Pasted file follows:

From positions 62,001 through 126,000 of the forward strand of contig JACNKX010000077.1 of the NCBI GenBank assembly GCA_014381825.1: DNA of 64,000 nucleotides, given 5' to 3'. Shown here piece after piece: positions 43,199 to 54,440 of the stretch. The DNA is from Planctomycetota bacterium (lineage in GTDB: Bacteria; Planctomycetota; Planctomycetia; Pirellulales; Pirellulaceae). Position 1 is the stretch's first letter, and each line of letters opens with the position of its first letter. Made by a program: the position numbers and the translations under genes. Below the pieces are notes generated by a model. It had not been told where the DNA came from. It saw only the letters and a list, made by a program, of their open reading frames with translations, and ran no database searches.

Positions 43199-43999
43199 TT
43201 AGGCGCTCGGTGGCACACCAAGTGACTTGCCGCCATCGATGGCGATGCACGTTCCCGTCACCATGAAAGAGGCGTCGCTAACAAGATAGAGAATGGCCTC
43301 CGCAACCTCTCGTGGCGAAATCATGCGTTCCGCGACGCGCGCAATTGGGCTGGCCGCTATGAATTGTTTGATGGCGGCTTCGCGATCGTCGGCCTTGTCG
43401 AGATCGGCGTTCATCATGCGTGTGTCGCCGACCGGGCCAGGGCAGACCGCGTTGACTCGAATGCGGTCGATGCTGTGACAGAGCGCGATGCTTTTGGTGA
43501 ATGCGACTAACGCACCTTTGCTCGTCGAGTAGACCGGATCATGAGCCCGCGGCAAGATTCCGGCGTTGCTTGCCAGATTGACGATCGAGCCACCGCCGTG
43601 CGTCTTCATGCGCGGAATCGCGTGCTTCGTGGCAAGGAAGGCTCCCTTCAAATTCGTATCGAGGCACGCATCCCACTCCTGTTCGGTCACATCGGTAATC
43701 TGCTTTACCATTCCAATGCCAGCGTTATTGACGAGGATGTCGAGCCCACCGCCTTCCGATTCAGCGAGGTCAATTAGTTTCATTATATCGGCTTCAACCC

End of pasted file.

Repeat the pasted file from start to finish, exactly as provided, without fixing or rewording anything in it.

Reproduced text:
From positions 62,001 through 126,000 of the forward strand of contig JACNKX010000077.1 of the NCBI GenBank assembly GCA_014381825.1: DNA of 64,000 nucleotides, given 5' to 3'. Shown here piece after piece: positions 43,199 to 54,440 of the stretch. The DNA is from Planctomycetota bacterium (lineage in GTDB: Bacteria; Planctomycetota; Planctomycetia; Pirellulales; Pirellulaceae). Position 1 is the stretch's first letter, and each line of letters opens with the position of its first letter. Made by a program: the position numbers and the translations under genes. Below the pieces are notes generated by a model. It had not been told where the DNA came from. It saw only the letters and a list, made by a program, of their open reading frames with translations, and ran no database searches.

Positions 43199-43999
43199 TT
43201 AGGCGCTCGGTGGCACACCAAGTGACTTGCCGCCATCGATGGCGATGCACGTTCCCGTCACCATGAAAGAGGCGTCGCTAACAAGATAGAGAATGGCCTC
43301 CGCAACCTCTCGTGGCGAAATCATGCGTTCCGCGACGCGCGCAATTGGGCTGGCCGCTATGAATTGTTTGATGGCGGCTTCGCGATCGTCGGCCTTGTCG
43401 AGATCGGCGTTCATCATGCGTGTGTCGCCGACCGGGCCAGGGCAGACCGCGTTGACTCGAATGCGGTCGATGCTGTGACAGAGCGCGATGCTTTTGGTGA
43501 ATGCGACTAACGCACCTTTGCTCGTCGAGTAGACCGGATCATGAGCCCGCGGCAAGATTCCGGCGTTGCTTGCCAGATTGACGATCGAGCCACCGCCGTG
43601 CGTCTTCATGCGCGGAATCGCGTGCTTCGTGGCAAGGAAGGCTCCCTTCAAATTCGTATCGAGGCACGCATCCCACTCCTGTTCGGTCACATCGGTAATC
43701 TGCTTTACCATTCCAATGCCAGCGTTATTGACGAGGATGTCGAGCCCACCGCCTTCCGATTCAGCGAGGTCAATTAGTTTCATTATATCGGCTTCAACCC